ITECH 5403 Comparative Programming Languages 

Assignment 1. Language Design Essay. 

  1. Introduction 

Since the development of Plankalkül back in the 1940s, a large number of  programming languages have been designed and implemented – each for its  own specific problem domains and made with its own set of design decisions  and compromises. For example, there are languages which: 

  • Are strongly typed and loosely typed
  • Provide support for object orientation / abstraction of data types, Use static or dynamic scoping rules, 
  • Provide memory management (i.e., garbage collection) or allow the  developer fine-grained control over heap-allocation and recycling, 
  • Provide closures to allow functions to be passed around like  variables, 
  • Allow easy access to array slices and those which do not, 
  • Perform internal correctness checking of data and/or try/catch  exception handling and those which do not, 
  • Provide diverse and comprehensive suites of built-in functionality and those with a more limited set of features, 
  • Use pre-processors and macros to selectively expand or substitute  source code, etc. 

Each of these decisions can have a profound effect on the usefulness of a  programming language in terms of factors such as its speed, robustness and  general suitability to create programs of a certain type, such as for  operating systems, or in the areas of business, scientific computation,  artificial intelligence or video games.

  1. Essay Topic

The topic of your essay is to design a programming language for the  problem domain of: 

Scientific Computations 

  • Scientific computations are used to simulate real-world activities  using mathematical models. 
  • This is mainly achieved through the analysis of mathematical models  implemented on computers. 
  • Virtually any objects with known characteristics can be modelled and  simulated. 
  • Simulations use enormous calculations and often require supercomputer  speed.  
  • As personal computers became more powerful, laboratory experiments  can be converted into computer models that can be interactively  examined by researchers without the risk and cost of the actual experiments. 
  • It’s worth thinking about the aspects of a programming language designed for scientific applications in terms of a number of  features, including: 
  • Performance, 
  • Data types and structures, 
  • Maintenance / Reliability of code and 
  • Security requirements. 

With this in mind your task is to theoretically design a language suitable  for the use within the scientific calculations’ domain

The actual implementation of the language and tool set is obviously  outside the scope of this course, but you must express and justify the  design decisions behind your programming language in terms of:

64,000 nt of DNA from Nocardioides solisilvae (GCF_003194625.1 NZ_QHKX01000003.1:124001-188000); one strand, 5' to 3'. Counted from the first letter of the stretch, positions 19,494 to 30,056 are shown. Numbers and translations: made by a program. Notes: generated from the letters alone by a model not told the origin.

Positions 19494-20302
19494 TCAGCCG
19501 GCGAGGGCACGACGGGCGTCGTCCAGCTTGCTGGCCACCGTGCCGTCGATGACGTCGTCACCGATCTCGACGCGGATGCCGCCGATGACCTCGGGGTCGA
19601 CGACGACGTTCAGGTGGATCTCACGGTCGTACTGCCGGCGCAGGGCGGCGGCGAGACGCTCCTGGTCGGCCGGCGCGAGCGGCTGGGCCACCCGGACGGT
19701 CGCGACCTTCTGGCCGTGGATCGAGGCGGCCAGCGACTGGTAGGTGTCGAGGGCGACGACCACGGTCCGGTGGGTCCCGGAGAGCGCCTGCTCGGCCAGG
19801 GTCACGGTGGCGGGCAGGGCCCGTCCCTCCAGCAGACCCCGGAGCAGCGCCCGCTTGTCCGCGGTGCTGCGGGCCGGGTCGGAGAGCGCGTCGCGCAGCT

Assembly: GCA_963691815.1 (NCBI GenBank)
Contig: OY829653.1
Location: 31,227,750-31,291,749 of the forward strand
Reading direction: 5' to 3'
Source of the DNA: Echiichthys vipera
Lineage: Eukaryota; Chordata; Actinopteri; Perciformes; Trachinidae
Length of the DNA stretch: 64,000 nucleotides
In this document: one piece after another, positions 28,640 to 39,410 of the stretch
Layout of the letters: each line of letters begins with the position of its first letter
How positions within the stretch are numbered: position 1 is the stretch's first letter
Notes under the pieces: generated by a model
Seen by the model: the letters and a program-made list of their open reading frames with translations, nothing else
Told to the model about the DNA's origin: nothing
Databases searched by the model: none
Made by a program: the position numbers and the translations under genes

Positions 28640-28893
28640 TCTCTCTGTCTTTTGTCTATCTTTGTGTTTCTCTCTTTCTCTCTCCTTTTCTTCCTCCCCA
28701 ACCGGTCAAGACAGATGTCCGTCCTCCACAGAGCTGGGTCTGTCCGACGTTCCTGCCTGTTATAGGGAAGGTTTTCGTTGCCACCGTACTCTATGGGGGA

• The features and functionality that will allow your language to be  suitable and useful within the problem domain (including what  differentiates it from existing languages),
  • The programming paradigms, such as procedural, object oriented, logic  and functional programming.  

You are free to design your language to be either interpreted, compiled or  to work in a hybrid manner, but you must thoroughly justify your decision. All language design choices must be legitimate, rational decisions which  are backed up by robust discussion of the subject area. 

In addition, your document should include numerous references to back up  any and all specific claims that you make. All references should be made  in the APA referencing style. 


Your essay should NOT be about the C/C++ or FORTRAN programming languages – or any programming language that currently exists. Your essay must be on  the programming language THAT YOU DESIGN in terms of the features the  language should have and the choices you make about what functionality,  data types, compilation/interpretation, exception handling etc. that you  decide should be included in the language to make it suitable for the  specific problem domain.

Allocated Marks: See Course Description 

Due Date: See Course Description 

Please refer to the Course Description for information relating to late  assignments and special consideration. 

Assignment Submission: 

Your essay should be between 3,000 and 4,000 words inclusive and may  contain diagrams or images as you see fit. All diagrams, charts, images or  other externally created materials incorporated into your essay must be  appropriately referenced

You must supply your completed essay in Microsoft Word DOCX or PDF format

Assignments will be marked on the basis of fulfilment of the requirements  and the quality of the work. 

In addition to the marking criteria, marks may be deducted for failure to  comply with the assignment requirements, including (but not limited to): 

  • Incomplete language feature coverage,  
  • Incomplete submissions (e.g., missing subject areas – see the marking  guide), 
  • Poor spelling and grammar, and 
  • Incorrect adherence to the APA referencing style. 

Submit your document to the Assignment 1 Upload location on Moodle before  the deadline. 

Marking Criteria/Rubric

Requirement Weight Mark
Providing your programming language with a suitable name. 1
Introduction and explanation of language purpose. 10
Choice and justification of interpretation/compilation method(s) to be used. 9
Discussion of memory management and scoping features. 10
Specification and rationale for major language features in terms of:

  • Simplicity
  • Orthogonality
  • Data types
  • Syntax design
  • Support for abstraction
  • Expressivity
  • Type checking
  • Exception handling
  • Restricted aliasing
45 [5 marks per item]
Discussion of the readability, writability and reliability of the language based on the language characteristics as chosen. 15
References and APA referencing style. 5
Spelling and grammar. 5
Assignment mark total /100
Contribution to unit mark (out of 20%) %